The testing balance for large integrations

Testing

Continuous Integration

The first step to delivering consistent and high-quality software is Continuous Integration (CI).
CI is all about ensuring your software is in a deployable state at all times.
That is, the code compiles and the quality of the code can be assumed to be of reasonably good quality.

Source control

CI starts with some shared repository, typically a source control system, such as Subversion (SVN) or Git. Source control systems make sure all code is kept in a single place.
It’s easy for developers to check out the source, make changes, and check in those changes. Other developers can then check out those changes.
In modern source control systems, such as Git, you can have multiple branches of the same software.
This allows you to work on different stages of the software without troubling, or even halting, other stages of the software.
For example, it is possible to have a development branch, a test branch, and a production branch. All new code gets committed on development; when it is tested and approved, it can move on to the test branch and, when your customer has given you approval, you can move it into development.

Another possibility is to have a single main branch and create a new (frozen) branch for every release. You could still apply bug fixes to release branches, but preferably not new features.

Don’t underestimate the value of source control.

It makes it possible for developers to work on the same project and even the same files without having to worry too much about overwriting others’ code or being overwritten by others.

Next to code, you should keep everything that’s necessary for your project in your repository. That includes requirements, test scripts, build scripts, configurations, database scripts, and so on.

Each check into this repository should be validated by your automated build server. As such, it’s important to keep check-ins small. If you write a new feature and change too many files at once, it becomes harder to find any bugs that arise.

CI server

Your builds are automated using some sort of CI server. Popular CI server software includes Jenkins (formerly Hudson), Team Foundation Server (TFS), CruiseControl, and Bamboo. Each CI server has its own pros and cons. TFS, for example, is the Microsoft CI server and works well with .NET (C#, VB.NET, and F#) and integrates with Visual Studio. The free version only has limited features for only small teams. Bamboo is the Atlassian CI server and, thus, works well with JIRA and BitBucket. Like TFS, Bamboo is not free. Jenkins is open source and free to use. It works well for Java, in which Jenkins itself was built, and works with plugins. There are a lot of other CI servers, all with their own pros and cons, but the thing they all have in common is that they automate software builds.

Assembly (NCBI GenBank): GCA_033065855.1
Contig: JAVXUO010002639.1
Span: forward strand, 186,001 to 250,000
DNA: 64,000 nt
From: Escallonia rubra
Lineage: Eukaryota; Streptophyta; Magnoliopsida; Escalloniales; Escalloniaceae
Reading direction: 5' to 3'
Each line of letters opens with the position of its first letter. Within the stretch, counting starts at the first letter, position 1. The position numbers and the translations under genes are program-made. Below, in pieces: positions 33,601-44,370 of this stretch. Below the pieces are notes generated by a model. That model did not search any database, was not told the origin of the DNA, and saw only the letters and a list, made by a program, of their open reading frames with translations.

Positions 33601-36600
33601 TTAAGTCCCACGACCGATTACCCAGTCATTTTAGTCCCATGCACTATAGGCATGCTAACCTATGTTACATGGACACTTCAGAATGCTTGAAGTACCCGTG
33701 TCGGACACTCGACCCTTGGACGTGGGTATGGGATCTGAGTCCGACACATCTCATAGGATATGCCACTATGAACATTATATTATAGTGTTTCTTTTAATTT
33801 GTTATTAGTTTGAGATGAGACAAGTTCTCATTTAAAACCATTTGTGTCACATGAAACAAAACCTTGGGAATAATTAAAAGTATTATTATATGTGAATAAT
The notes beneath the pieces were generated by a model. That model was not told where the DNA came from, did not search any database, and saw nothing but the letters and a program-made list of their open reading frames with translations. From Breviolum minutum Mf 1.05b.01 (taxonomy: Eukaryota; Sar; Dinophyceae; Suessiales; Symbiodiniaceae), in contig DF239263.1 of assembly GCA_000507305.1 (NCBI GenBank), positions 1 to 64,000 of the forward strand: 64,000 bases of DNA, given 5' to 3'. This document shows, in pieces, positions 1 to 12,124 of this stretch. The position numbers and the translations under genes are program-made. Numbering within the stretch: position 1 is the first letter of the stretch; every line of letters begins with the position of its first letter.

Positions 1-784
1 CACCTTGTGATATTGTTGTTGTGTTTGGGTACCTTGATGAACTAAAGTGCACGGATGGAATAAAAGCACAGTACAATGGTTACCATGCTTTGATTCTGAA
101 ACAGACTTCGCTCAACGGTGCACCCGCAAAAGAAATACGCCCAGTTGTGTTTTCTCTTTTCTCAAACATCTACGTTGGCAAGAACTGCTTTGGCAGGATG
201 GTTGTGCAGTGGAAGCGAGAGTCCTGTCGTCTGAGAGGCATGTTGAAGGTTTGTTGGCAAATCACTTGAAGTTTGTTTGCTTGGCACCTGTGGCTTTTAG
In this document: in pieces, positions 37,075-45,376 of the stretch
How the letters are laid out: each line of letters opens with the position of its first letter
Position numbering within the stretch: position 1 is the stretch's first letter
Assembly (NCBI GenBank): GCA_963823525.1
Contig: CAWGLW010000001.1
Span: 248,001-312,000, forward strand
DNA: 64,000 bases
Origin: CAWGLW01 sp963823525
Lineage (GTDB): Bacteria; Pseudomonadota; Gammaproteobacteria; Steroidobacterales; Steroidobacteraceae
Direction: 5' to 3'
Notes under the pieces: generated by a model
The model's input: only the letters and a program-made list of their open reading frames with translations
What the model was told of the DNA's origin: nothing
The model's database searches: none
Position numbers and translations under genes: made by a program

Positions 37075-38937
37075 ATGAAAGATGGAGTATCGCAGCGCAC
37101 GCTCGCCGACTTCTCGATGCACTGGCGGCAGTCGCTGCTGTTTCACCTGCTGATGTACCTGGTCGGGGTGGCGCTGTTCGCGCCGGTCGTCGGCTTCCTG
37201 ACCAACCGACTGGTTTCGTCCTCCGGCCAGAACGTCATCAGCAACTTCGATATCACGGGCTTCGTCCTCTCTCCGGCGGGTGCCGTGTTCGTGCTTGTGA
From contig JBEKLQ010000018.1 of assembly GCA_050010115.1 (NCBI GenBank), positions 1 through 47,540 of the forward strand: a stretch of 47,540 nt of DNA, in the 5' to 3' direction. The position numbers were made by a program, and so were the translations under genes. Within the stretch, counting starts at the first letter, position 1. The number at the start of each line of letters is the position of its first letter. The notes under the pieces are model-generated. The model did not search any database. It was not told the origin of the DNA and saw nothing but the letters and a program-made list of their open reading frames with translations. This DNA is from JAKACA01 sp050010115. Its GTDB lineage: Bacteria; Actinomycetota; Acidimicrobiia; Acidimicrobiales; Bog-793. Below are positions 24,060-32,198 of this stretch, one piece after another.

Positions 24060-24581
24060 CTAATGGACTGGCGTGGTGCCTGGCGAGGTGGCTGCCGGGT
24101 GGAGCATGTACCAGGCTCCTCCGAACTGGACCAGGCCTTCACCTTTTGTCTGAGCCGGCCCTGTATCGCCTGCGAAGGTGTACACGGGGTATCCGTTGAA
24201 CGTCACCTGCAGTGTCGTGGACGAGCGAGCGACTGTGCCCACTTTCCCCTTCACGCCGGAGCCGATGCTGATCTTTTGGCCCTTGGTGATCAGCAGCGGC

Your CI server monitors your repository and starts a build on every check in. A single build can compile your code, run unit tests, calculate code coverage, check style guidelines, lint your code, minify your code, and much more. Whenever a build fails, for example, because a programmer forgot a semi-colon and checked in invalid code or because a unit test fails, the team should be notified. The CI server may send an email to the programmer who committed the offending code, to the entire team, or you could do nothing (which is not best practice) and just check the status of your build every once in a while. The conditions for failure are completely up to the developer (or the team). Obviously, when your code does not compile correctly because it’s missing a semicolon, that’s a fail. Likewise, a failing unit test is an obvious fail. Less obvious is that a build can fail when a certain project does not have at least a 90% test code coverage or your technical debt, that is, the time it takes to rewrite quick and dirty solutions to more elegant solutions grows to more than 40 hours.

The CI server should build your software, notify about failures and successes, and ultimately create an artifact. This artifact, an executable of the software, should be easily available to everyone on the team. Since the build passed all of the teams, criteria for passing a build, this artifact is ready for delivery to the customer.